March 22, 2021
By Chris Lyon
Across the state of Florida, citizens rely on a lesser-known form of local government called a “special district” to provide services essential to their health and quality of life—everything from firefighting and hospital care to water management and mosquito control. In fact, every parcel of land in Florida is covered by at least one of the state’s more than 1,700 special districts.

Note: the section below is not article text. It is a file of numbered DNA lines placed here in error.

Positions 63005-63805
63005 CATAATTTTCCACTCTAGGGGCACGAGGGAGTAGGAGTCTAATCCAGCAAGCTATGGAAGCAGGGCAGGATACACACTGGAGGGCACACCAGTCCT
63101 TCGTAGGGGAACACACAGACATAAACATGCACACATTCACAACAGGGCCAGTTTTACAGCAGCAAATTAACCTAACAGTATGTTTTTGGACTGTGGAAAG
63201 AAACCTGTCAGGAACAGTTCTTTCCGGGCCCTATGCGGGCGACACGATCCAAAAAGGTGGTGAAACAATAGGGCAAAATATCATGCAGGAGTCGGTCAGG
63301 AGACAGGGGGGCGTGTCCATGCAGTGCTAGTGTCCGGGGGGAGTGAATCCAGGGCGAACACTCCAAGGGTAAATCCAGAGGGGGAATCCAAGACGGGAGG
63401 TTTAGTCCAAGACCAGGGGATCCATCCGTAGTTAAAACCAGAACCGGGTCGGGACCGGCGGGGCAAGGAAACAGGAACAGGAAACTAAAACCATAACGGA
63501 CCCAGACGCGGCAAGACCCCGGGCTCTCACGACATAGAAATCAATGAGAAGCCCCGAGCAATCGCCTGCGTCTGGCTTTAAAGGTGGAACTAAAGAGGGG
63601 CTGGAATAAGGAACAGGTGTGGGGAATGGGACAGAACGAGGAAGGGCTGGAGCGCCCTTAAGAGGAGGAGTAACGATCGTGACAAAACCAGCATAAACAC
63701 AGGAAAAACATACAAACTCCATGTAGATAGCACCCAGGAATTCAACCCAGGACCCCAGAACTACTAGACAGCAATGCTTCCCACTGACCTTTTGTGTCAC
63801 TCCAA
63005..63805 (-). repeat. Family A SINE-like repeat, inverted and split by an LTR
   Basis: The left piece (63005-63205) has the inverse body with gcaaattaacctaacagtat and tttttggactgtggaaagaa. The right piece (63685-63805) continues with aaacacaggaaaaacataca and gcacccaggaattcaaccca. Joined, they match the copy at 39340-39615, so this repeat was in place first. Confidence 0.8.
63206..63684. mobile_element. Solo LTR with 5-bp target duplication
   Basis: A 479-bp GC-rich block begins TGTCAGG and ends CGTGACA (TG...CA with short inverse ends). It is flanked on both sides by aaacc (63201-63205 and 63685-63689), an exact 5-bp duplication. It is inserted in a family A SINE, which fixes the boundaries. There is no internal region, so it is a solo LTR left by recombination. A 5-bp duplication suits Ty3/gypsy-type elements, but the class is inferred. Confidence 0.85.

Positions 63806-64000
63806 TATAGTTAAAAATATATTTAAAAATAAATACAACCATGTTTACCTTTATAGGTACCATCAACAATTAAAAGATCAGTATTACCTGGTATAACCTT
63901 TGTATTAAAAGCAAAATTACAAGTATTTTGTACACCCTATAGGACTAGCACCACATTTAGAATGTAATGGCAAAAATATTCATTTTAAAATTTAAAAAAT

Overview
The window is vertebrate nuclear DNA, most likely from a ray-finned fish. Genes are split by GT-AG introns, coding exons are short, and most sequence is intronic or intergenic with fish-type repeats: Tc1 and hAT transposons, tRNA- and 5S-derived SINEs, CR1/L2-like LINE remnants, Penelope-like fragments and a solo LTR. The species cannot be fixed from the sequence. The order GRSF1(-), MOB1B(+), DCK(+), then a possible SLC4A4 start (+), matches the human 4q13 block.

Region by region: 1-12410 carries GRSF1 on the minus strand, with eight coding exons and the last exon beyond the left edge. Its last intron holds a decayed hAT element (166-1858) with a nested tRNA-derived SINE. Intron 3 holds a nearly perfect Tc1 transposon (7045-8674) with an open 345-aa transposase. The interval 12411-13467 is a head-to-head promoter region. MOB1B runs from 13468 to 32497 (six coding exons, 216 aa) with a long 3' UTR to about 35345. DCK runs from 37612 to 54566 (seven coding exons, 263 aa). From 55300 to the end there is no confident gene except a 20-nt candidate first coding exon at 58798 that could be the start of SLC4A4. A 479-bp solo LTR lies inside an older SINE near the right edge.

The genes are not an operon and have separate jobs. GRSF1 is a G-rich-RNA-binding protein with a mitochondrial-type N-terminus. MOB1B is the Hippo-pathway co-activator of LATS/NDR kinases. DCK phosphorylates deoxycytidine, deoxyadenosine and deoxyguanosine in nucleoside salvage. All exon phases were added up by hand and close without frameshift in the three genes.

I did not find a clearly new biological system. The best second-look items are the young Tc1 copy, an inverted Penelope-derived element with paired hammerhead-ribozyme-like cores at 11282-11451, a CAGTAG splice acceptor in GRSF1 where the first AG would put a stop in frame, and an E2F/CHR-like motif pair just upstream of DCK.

In this year’s session of the state legislature, House Speaker Chris Sprowls and other lawmakers have promised a close look at special districts to assess how well they are carrying out their responsibilities. Based on my experience over the last 17 years working closely with special districts in Florida, I believe this legislative scrutiny will reveal an important success story: that these generally small entities already meet or exceed the standards of efficiency, accountability and transparency expected of good government.